Here are some of the ways your donations were used in 2017 by the 12 organizations funded by The Seattle Times Fund For The Needy.
All money raised through The Seattle Times Fund For The Needy go directly to helping people in our community. Here are some of the ways the organizations served the people of King County last year.
Wellspring Family Services: Helped 4,509 children and families across the region with services ranging from safe housing to early childhood learning. Families completed 2,254 shopping trips at Wellspring’s free Baby Boutique, which offers clothes for kids up to age 18.
Childhaven: Helped 326 children, up to 6 years old, gain critical skills to be able to start kindergarten. Childhaven offers early learning, developmental therapy and mental-health services.
ABOUT THIS SERIESEach year, The Seattle Times Fund For The Needy raises money for 12 charities that help children, families and senior citizens. Throughout the season, The Times is telling how the organizations make a difference in the lives of thousands, and the impact donors can have. Click here to make a tax-deductible donation to the Fund For The Needy.
The Salvation Army: Provided more than 64,000 boxes of food to people across King County, and provided safe sleeping shelters for more than 600 people experiencing homelessness. Salvation Army also helped nearly 500 children at after-school homework programs.
Kindering: Helped 4,455 infants and children with services including developmental assessments, mental-health therapy, special education and parent education. In 2017, 99 percent of the infants and toddlers in Kindering’s early-intervention program made progress in two or more skill areas.
Atlantic Street Center: Served 167 children and their caregivers through the Parent Child Home Program, which gives low-income families skills for parenting and school readiness. Provided 56 parents and their children with skills to maintain positive relationships in the Teen As Parents Program.
Treehouse: Served 7,500 kids in foster care, helping them with school, holiday gifts and childhood activities. Treehouse youth in the Graduation Success program had an 89 percent high-school graduation rate.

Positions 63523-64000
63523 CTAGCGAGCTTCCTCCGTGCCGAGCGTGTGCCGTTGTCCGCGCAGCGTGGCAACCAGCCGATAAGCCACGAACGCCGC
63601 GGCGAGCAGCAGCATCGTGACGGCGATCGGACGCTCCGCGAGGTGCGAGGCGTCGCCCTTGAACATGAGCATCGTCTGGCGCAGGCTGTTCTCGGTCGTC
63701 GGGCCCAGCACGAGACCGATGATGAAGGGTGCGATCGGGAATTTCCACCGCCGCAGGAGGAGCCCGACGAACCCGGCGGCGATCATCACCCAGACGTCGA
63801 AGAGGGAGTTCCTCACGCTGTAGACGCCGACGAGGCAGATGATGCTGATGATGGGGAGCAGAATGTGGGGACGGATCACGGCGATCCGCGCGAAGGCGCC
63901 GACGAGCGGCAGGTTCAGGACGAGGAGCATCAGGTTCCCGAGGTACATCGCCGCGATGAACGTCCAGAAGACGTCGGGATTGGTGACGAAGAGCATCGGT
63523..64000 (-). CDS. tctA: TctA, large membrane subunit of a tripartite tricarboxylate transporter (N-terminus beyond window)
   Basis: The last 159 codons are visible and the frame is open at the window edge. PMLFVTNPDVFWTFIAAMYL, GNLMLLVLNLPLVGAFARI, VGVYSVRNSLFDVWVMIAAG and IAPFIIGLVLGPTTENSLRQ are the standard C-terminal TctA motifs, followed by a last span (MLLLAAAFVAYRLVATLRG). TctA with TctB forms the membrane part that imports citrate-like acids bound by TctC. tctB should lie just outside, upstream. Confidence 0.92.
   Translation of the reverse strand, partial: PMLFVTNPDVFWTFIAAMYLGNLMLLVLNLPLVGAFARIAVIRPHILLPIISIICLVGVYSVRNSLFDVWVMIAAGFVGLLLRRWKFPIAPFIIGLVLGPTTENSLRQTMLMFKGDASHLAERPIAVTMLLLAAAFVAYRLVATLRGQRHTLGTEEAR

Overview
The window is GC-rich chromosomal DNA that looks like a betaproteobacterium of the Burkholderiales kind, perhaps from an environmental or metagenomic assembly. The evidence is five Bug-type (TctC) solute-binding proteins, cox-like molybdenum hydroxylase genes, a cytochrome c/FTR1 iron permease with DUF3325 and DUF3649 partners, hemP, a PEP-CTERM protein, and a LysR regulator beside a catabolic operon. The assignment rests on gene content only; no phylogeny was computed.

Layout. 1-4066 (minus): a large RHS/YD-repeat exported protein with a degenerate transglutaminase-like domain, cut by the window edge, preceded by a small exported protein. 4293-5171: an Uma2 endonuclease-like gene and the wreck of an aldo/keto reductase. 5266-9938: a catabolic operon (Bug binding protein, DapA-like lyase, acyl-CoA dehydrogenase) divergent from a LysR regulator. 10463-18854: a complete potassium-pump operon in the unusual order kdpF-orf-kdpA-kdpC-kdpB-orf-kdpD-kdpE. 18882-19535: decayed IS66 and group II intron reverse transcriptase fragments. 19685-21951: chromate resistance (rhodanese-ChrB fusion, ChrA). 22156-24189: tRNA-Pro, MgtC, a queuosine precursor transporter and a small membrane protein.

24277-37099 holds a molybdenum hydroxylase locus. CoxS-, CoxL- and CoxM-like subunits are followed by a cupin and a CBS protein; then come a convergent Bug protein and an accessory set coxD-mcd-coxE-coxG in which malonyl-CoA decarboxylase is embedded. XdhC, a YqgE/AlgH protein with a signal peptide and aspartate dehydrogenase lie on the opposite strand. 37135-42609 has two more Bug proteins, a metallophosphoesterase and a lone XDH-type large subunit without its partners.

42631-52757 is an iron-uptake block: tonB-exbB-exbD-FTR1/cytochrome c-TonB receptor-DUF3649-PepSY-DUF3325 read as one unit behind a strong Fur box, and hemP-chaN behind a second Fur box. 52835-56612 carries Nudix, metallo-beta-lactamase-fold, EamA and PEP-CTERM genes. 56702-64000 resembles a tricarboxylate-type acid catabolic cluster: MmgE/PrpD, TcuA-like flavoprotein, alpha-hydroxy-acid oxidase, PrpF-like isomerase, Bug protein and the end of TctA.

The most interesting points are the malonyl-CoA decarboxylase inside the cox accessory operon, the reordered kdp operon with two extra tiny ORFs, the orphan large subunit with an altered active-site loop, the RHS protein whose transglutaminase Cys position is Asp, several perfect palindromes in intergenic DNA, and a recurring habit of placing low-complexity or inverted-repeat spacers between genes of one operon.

Hopelink: Served 63,000 people with a wide range of programs, including food banks, utility bill assistance and finding housing.
Sound Generations (previously Senior Services): Provided meals, caregiver support, shuttles to appointments and other services to 5,000 seniors and adults with disabilities.
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Kent Youth and Family Services: Provided after-school programming, homelessness prevention services and mental health services to at-risk youth. Served 5,498 summer lunches to kids in partnership with the Kent School District, and gave away more than 180 backpacks.
Youth Eastside Services: Provided nearly 7,000 kids, teens and family members with mental health counseling and substance abuse services. Helped more than 200 children and their parents and caregivers with behavioral health programs.
Big Brothers Big Sisters: Provided children facing adversity with one-on-one mentoring relationships to increase trust in parents, improve grades in school and avoid risky activities.
Asian Counseling and Referral Service: Helped 570 immigrant and refugee jobseekers get training and search for jobs. Served 1,125 youth with programs including multilingual counselors, after-school programs and leadership classes.